“What the heck! It’s a food fight on here. [Bitcoin developer] Matt Corallo is mad at Blockstream. Ragnar and Giacomo Zucco clubbing people left and right. Wat is going on!?”
This text from a bitcoin enthusiast friend aptly described the confusion on social media platform Twitter in recent days, when leading members of the bitcoin developer and startup ecosystem have been fighting over bitcoin’s “culture” and whether it needs to be changed or improved.
The root of the debate: Does bitcoin have a culture problem? Is there too much “toxicity”? And yet, as Twitter is a free-for-all, there were all sorts of sub-parts to the debate, centering on other questions: Is bitcoin inclusive enough? Why is Twitter so harsh? And what, exactly is bitcoin culture?
It’s hard to say exactly how the fiery battle started, but it appears to have stemmed from a tweet from Token Daily co-founder Soona Amhaz stating: “A few bright ethereum core developers have personally confided in me that they turned to ethereum after feeling [antagonized] by the bitcoin community. Play the long game or you will lose talent.”
Amidst the discussion that followed came Neil Woodfine, Blockstream’s marketing director, who argued that bitcoin’s culture can seem unwelcoming partly because there are so many fraudsters in the industry trying to make a quick buck.
And those in the ecosystem who have been around for more idealistic reasons, have grown to reject this mindset in a sometimes harsh manner.
“Bitcoin industry culture is therefore *necessarily* one of extreme skepticism, cynicism, rigorous review, and forthright language,” Woodfine tweeted, adding:
“If you’re unhappy with bitcoin culture, sorry, you’re the problem. Bitcoin is better off without you—you’re not cut out for the challenges ahead. You’re not good under pressure, you’re too sensitive, and you lack conviction.”
Others on Woodfine’s “side” of the debate (though the debate was so raw and messy it’s hard to determine actual sides) argue that bitcoin’s community has been hardened by past debates over the years. The most well-known of which was bitcoin’s scaling debate, which abruptly ended when a minority of bitcoiners broke off to create bitcoin cash.
In short, the argument goes that the reason the community can come off as unwelcoming is because they’ve had to dispel many bad ideas along the way.
But Woodfine’s thread, while popular, didn’t sit well with everyone.
“This is gaslighting bullshit,” said Neha Narula, research director for MIT’s Digital Currency Initiative, calling Woodfine’s thread a “travesty.”
This side of the debate suggests that there’s something wrong with bitcoin’s “culture,” that settling for the way things are is not enough, and that people should make more of an effort to include people in the community.
“Always question, never settle, and know that there are lots of us who try to debate, criticize, learn, and improve without being jerks,” Narula went on to write.
Others had similar reservations with the idea bitcoin’s culture is static, arguing that the culture isn’t set in stone.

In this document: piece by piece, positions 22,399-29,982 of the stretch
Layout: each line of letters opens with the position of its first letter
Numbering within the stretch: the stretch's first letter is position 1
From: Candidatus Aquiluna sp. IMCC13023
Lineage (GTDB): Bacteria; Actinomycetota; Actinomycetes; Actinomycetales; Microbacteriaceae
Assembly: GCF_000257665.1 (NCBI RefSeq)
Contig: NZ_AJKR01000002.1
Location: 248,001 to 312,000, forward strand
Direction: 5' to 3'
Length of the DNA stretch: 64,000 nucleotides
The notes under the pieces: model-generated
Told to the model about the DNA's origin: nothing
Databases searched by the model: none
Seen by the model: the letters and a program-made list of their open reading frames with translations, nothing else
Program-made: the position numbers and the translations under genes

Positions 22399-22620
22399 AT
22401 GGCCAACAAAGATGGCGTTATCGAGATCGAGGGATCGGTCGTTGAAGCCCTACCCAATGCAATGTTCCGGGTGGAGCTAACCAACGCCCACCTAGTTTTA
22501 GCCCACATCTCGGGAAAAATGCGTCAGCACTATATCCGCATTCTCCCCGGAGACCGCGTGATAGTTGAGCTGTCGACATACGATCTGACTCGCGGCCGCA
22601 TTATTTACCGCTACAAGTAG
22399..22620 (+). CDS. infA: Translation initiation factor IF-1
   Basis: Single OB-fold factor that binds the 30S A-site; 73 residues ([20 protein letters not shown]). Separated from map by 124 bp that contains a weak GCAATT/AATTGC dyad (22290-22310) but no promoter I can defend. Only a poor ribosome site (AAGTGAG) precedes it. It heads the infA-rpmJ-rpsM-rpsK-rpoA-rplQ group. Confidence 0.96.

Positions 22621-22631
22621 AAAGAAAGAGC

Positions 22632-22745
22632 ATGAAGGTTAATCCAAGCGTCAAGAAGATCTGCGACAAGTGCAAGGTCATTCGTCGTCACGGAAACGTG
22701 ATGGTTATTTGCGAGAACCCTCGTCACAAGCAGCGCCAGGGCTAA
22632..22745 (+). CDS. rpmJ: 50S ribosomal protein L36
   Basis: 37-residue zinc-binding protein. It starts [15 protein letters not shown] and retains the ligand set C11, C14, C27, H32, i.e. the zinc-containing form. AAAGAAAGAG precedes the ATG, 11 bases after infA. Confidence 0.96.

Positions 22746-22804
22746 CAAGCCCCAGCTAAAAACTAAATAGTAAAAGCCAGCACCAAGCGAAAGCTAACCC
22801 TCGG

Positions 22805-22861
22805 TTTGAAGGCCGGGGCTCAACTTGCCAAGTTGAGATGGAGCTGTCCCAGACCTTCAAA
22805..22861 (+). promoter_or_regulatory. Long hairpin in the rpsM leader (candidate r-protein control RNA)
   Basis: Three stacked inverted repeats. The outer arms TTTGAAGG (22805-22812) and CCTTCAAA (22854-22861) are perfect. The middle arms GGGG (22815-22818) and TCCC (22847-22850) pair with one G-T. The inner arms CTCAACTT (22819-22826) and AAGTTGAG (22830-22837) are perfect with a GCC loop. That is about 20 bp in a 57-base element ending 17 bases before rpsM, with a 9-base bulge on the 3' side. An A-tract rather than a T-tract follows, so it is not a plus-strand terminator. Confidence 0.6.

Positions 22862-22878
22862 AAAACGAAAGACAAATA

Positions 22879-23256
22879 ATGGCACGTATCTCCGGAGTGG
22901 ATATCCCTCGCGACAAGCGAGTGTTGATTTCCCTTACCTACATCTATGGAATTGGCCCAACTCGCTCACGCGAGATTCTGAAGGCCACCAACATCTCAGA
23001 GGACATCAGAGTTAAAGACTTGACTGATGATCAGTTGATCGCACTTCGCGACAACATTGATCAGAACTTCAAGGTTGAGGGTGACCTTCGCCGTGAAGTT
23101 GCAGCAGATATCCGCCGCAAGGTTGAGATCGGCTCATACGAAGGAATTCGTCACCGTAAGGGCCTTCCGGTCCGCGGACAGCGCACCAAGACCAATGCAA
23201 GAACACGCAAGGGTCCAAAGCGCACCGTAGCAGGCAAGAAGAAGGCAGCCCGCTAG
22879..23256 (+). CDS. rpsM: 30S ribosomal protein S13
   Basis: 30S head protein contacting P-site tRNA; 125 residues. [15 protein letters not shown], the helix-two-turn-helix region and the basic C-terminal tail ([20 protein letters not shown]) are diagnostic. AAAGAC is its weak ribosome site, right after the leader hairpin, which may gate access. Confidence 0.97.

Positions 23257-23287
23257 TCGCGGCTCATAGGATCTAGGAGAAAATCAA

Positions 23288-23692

“Totally wrong. That some dudes on Twitter can declaim what bitcoin’s culture is and should forever be is ridiculous. We’re still building the culture, and we *can* make it better,” argued Chaincode developer John Newbery, leading into a conversation about how bitcoin developers aren’t a very diverse group and he wants people of various cultural backgrounds to feel more welcome.
In what might have been the climax of the debate, bitcoin developer Matt Corallo blocked Blockstream CSO Samson Mow, going on to argue some individuals at the bitcoin tech startup Blockstream’s culture are “toxic.” Corallo helped to found the startup in 2014.
It might seem this massive debate came out of nowhere. Tierion researcher Paul Sztorc’s take is that people in the community just didn’t have an outlet to talk about these concerns until this debate blew up.
“Usually when people fight, it is because lots of unresolved stuff has been bubbling up over time. Then it is triggered by one little event — the straw that broke the camel’s back, as they say,” Sztorc argued.
On that note, some participants see truth in both sides of the debate.
“Some people say we should promote better culture that is more inclusive and respectful. Other people say [peer-to-peer] network protocols must remain neutral and not care about cultural issues. They are both right,” argued Ciphrex co-founder CEO Eric Lombrozo, though he later argued that Twitter culture — which he described as “mostly a bunch of dudes trying to win stupid prizes” — isn’t representative of bitcoin’s overall culture.
BitTorrent creator and bitcoin developer Bram Cohen also blames the “toxicity” on the social media platform Twitter specifically.
“Anyone who persists in being a jerk should eventually be made to feel unwelcome, but the default assumption should be that people simply haven’t learned the norms yet and explain it to them,” he said.
Meanwhile, others drew alternative conclusions about the state of the bitcoin community from the debate.
As Woodfine tweeted:
“After this weekend, let no one ever again claim that bitcoin is an echo chamber.”
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